While countries like Australia are set to experience the greatest transfer of wealth in history over the next decade, SMSF practitioners have been warned younger generations may replace their services with technology.
Speaking at a conference last week, former Labor MP Bernie Ripoll said in the US the biggest and wealthiest generation in history will transfer around $30 trillion in assets over the next decade, which will mostly be transferred to children who are generation X and Y.
“In Australia, the exact same thing is happening, it’s just a proportionally smaller amount,” said Mr Ripoll.
“It’s great news, but there’s a bit of a catch. There’s been a fair few studies done on this, and the studies are pretty accurate. Most of their children, once they receive this transfer of wealth, the first thing they do is sack the adviser.”
Mr Ripoll said generation X and Y have different ideas on how to approach wealth and are looking at technology such as robo advice, robo super and robo wealth management.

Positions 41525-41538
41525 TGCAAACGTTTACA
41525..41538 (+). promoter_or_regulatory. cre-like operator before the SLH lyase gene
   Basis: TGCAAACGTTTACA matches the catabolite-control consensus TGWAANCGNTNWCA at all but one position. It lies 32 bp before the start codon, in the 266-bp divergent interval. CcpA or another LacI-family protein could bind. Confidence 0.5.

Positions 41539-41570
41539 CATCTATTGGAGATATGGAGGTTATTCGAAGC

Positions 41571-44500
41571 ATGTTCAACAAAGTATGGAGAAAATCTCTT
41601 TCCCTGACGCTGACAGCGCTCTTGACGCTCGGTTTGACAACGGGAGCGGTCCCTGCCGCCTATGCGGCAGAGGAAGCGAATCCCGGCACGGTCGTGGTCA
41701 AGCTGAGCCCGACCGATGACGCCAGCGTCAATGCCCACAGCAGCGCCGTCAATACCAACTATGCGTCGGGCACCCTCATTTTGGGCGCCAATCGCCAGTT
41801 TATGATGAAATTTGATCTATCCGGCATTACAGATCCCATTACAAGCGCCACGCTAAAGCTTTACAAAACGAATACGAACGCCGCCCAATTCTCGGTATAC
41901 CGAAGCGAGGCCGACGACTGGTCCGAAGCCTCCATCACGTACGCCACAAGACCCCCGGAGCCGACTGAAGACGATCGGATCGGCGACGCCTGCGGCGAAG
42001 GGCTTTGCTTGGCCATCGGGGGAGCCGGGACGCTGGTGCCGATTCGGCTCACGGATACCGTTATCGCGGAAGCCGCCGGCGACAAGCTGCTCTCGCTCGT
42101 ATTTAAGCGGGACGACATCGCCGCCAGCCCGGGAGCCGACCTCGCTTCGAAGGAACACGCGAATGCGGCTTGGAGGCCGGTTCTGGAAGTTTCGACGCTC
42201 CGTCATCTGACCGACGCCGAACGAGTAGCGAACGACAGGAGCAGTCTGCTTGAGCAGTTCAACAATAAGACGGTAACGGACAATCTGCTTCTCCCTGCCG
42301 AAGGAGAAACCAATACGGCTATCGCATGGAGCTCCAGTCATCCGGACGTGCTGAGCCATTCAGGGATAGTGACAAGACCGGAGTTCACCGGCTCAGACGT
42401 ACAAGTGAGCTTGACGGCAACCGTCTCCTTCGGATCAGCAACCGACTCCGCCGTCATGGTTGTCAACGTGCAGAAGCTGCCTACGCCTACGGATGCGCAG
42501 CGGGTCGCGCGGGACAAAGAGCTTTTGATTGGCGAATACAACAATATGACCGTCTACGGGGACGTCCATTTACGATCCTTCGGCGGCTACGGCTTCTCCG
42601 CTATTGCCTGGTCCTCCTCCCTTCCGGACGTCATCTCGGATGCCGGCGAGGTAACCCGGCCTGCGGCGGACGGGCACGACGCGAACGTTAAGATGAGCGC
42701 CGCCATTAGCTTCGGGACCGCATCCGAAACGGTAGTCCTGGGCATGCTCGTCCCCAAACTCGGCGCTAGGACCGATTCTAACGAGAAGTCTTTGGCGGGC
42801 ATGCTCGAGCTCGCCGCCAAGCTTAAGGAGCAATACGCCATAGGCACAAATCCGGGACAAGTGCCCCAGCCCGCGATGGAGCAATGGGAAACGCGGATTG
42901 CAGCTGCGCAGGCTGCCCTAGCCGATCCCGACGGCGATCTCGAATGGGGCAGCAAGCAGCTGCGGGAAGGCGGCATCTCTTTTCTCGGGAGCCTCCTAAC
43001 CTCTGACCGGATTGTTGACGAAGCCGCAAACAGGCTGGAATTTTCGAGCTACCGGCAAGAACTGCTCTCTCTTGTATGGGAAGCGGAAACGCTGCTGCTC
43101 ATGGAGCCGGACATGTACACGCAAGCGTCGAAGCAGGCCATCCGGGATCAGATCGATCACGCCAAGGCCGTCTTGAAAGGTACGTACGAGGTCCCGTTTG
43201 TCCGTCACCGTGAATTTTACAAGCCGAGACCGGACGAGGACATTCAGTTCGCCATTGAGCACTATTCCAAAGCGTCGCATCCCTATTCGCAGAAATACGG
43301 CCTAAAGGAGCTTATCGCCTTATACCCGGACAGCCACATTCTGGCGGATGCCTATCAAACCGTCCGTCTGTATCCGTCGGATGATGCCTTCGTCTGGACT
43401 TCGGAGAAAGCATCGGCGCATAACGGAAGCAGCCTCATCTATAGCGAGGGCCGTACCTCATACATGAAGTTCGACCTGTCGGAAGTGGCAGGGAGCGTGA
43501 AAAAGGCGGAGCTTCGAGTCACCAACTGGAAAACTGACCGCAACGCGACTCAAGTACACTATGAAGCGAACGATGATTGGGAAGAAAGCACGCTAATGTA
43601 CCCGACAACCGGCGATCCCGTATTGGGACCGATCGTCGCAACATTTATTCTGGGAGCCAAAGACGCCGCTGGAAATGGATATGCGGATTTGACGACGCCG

“They need less people, they don’t need that face-to-face interaction and they’ve got almost no reliance on old systems. They don’t have relationships, they don’t have the networks, they’re not part of the system that currently exists today,” he said.
“If that’s not a clue that something needs to change, I’m not sure what is.”
Mr Ripoll said a recent Netwealth AdviceTech research report indicated that while 38 per cent of advisers believe managed accounts and robo advice will have the greatest impact on the sector over the next five years, 62 per cent don’t see it as an issue.
“So despite the status, the efficiencies and the cost savings generated by these technologies as major future disruptors, advisers have barely engaged with them in 2017,” he said.
“Currently 72 per cent of advisers do not use scaled advice technologies for the provision of advice, while 97 per cent of advisers don’t use robo investment technologies for their clients’ super or investment portfolios the report found.”
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